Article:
He twisted his tongue—flipping it over, forcing it steady with his teeth, exposing the underside large vein. Thick would be the word to describe it. Thick would also describe his way of speaking. Adding the word “–headed” to the end of the word thick and you have his demeanor. But for now, his teeth bite into his tongue, playfully, holding it in an upside-down awkward position while he walked along the edge of the highway in the desert heat.
A pop. A swerve. A perfect song for driving. He slowed his singing and his car. Reduced the volume of his voice and the radio at the same time. He could hear it clearly, now.
Flip. Flap. Flip. Flap. Fli…Fla…Fli…flap. Flap.
The car came to a stop in the loose gravel at the side of the road. No need to put the hood up. He knew what it was and walked to the trunk immediately. He went back to the driver’s door reached in, searching for the lever–the release. He pulled and the hood popped up. Wrong one.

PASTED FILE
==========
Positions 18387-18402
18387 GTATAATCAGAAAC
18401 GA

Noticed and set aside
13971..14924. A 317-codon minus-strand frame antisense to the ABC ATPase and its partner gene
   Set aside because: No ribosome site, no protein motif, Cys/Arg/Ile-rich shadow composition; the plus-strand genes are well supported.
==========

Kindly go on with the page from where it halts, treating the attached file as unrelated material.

He placed the stuffed cat in the dirt next to the car as he emptied the trunk. A stuffed squirrel lay on its side near the baby alligator skull, to the left of the old suitcase with all the decals of national parks and faraway places, and just behind the mounted butterfly with the name he can’t remember. He lifted the door to the hidden compartment.
A jack, a tire iron, and a strangely small tire with a yellow stripe painted across the black rim.
The yellow stripes on the black asphalt seemed to collide in the distance, diminishing. A perfect song for driving…
“Life in the Vaseline,” he sings and smiles and thinks about his old friend Greg.